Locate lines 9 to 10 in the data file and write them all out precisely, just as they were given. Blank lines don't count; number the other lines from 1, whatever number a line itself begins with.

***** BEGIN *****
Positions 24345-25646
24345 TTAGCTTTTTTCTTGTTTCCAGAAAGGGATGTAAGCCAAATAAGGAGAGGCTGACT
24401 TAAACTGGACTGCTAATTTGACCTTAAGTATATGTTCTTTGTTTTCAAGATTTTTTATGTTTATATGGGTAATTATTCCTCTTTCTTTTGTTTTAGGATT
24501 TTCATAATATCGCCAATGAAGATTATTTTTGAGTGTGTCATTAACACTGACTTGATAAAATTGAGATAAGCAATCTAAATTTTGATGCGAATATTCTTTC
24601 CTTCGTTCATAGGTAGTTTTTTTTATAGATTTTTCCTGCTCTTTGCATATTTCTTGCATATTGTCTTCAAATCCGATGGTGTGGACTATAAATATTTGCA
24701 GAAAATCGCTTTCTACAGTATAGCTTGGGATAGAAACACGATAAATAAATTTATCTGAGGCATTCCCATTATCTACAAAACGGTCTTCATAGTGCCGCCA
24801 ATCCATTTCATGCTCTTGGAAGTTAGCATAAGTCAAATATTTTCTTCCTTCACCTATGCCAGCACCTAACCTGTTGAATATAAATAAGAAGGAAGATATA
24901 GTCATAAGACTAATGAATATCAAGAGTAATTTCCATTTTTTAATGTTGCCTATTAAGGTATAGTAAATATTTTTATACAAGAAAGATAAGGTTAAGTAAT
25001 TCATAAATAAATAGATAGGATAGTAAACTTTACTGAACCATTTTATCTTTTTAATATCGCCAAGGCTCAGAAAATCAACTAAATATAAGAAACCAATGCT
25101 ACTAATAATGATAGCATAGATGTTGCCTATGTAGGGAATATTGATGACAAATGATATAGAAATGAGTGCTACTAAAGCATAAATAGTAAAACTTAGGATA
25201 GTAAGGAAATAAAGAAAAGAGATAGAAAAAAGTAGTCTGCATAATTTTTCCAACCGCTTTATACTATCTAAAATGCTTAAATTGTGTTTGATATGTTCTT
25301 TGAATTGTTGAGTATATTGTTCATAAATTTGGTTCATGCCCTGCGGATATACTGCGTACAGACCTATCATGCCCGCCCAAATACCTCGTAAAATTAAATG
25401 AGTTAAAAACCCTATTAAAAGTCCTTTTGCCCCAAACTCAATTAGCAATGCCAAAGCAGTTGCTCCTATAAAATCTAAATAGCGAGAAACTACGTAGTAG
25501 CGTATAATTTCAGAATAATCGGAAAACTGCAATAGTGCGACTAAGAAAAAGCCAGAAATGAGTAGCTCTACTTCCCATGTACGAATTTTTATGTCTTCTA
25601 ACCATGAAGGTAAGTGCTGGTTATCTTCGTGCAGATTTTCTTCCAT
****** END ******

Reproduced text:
25001 TCATAAATAAATAGATAGGATAGTAAACTTTACTGAACCATTTTATCTTTTTAATATCGCCAAGGCTCAGAAAATCAACTAAATATAAGAAACCAATGCT
25101 ACTAATAATGATAGCATAGATGTTGCCTATGTAGGGAATATTGATGACAAATGATATAGAAATGAGTGCTACTAAAGCATAAATAGTAAAACTTAGGATA